A few Easters ago, I went on a treasure hunt in Scripture to try and uncover all the good things that Jesus gave to me through his death on the cross. I ended up with a list of six wonders. Jesus’ death opens the door for me to receive…

Propitiation/Expiation – I am freed from facing God’s wrath.

Justification – I am freed from the guilt and condemnation of my sin

Redemption – I am freed from the power of sin, death and the devil.

Adoption/Reconciliation – I am freed from my separation from God

Sanctification – I am freed from my inability to obey God

Glorification – I am freed from death

The second evil we have been freed from is: the guilt and condemnation of my sin.

Sin and shame have been together since the Garden of Eden. Before Adam and Eve sinned, the book of Genesis says that they were “both naked and they felt no shame.”  Because of their purity and innocence, Adam and Eve had nothing to hide.

Yet once they sinned, all that changed. The very first reaction they had to the act of disobedience was shame, which prompted them to sew fig leaves over themselves. The cover-up was on. And humans have been trying to coverup their sin and shame ever since.

I heard a clinical psychologist once say that half the people who came to him were looking for absolution more than a pill; they just didn’t realize it. Our fig leaves today are prescriptions and alcohol and bingeable TV – anything to keep us from facing the reality of our sin and brokenness, and our desperate hunger to find forgiveness.

Hemingway tells the story of a father estranged from his son Paco. Desperate to be reconciled, the father placed posters throughout the town – Paco meet me in the city square tomorrow at noon. All is forgiven. The next day when he went to the city square, he found more than a dozen young men named Paco waiting.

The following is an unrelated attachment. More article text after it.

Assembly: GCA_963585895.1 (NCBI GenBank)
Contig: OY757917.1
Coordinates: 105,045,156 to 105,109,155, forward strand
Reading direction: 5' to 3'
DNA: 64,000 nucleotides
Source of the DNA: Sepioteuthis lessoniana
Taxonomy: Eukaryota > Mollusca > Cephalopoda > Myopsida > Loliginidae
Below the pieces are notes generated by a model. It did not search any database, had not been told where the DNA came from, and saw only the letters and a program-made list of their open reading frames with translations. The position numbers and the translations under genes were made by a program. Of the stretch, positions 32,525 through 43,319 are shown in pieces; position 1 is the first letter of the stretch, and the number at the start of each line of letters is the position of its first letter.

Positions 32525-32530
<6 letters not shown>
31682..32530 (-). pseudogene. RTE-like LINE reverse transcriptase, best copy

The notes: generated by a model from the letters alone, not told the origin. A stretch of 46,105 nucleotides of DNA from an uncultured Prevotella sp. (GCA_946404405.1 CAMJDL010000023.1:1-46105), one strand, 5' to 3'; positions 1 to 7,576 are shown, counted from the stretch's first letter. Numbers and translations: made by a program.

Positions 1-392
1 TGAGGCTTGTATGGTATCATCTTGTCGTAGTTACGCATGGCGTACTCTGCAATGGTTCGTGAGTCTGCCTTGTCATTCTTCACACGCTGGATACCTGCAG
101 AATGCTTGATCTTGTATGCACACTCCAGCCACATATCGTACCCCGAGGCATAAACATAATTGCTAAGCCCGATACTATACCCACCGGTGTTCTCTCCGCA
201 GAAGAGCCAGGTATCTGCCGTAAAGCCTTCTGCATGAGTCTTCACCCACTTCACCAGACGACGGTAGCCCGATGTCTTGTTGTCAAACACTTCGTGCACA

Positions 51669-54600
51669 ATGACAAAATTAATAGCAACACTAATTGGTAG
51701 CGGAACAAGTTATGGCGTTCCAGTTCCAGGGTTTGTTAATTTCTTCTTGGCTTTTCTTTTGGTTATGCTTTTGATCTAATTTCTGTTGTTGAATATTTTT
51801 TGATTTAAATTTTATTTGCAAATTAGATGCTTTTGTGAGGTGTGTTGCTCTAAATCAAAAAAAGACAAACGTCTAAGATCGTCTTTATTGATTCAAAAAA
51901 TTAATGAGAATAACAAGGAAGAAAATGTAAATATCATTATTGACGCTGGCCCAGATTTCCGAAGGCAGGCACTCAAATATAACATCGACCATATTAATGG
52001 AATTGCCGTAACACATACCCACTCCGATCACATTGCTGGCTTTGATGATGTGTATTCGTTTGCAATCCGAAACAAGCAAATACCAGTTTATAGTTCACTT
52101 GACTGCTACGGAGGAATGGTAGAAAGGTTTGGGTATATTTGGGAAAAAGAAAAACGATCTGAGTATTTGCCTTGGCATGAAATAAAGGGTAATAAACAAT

Whether you’re willing to admit it or not, you and I need forgiveness. In the classic Christian book “Pilgrim’s Progress”, John Bunyan describes the main character before his conversion as a wanderer, struggling beneath a crippling, heavy pack which presses down upon his back, forcing him to stoop and limp along. What a haunting picture of the weight of sin and shame upon us.

Whether you’re willing to admit it or not, you and I need forgiveness.

The good news of Christianity, and one of the reasons why we call the day Jesus died Good Friday, is that Jesus’ death on the cross makes it possible for us to receive a gift unlike any other – justification. The Bible says that we “all have sinned and fall short of the glory of God” (which if we would just be honest with ourselves, we know is true.) But then listen to what comes in the very next sentence. “…and are justified by his grace as a gift, through the redemption that is in Christ Jesus.” (Rom.3:23-24).

Justification is a legal term. It’s used in courtrooms. An accused person who is “justified” in the eyes of the law is declared “not guilty”. The reason we can be justified in the eyes of God is not that we are “not guilty” after all. (God knows better, and so do we.) The reason we can be justified is that one who was truly “not guilty” stood in our place and took the condemnation we deserved upon himself.

For those who come to Christ and accept his gift of grace, pardon is granted. Which allows Scripture to declare: “There is therefore now no condemnation for those who are in Christ Jesus.” (Rom.8:1)

My friend, I hope you can hear the voice of God your Father crying out to you today: My child, come and meet me at the foot of the cross today. All is forgiven.


Bear Clifton is a pastor, writer and screenwriter. He’s just released his latest book, “Living Under The Cross: A 40-Day Devotional Journey”. His blogs and devotionals can be enjoyed at his ministry website: trainyourselfministry.com and his writing website: blclifton.com. Bear is also the author of “Train Yourself To Be Godly: A 40 Day Journey Toward Sexual Wholeness”, “Ben-Hur: The Odyssey”, and “A Sparrow Could Fall”, all available through Amazon.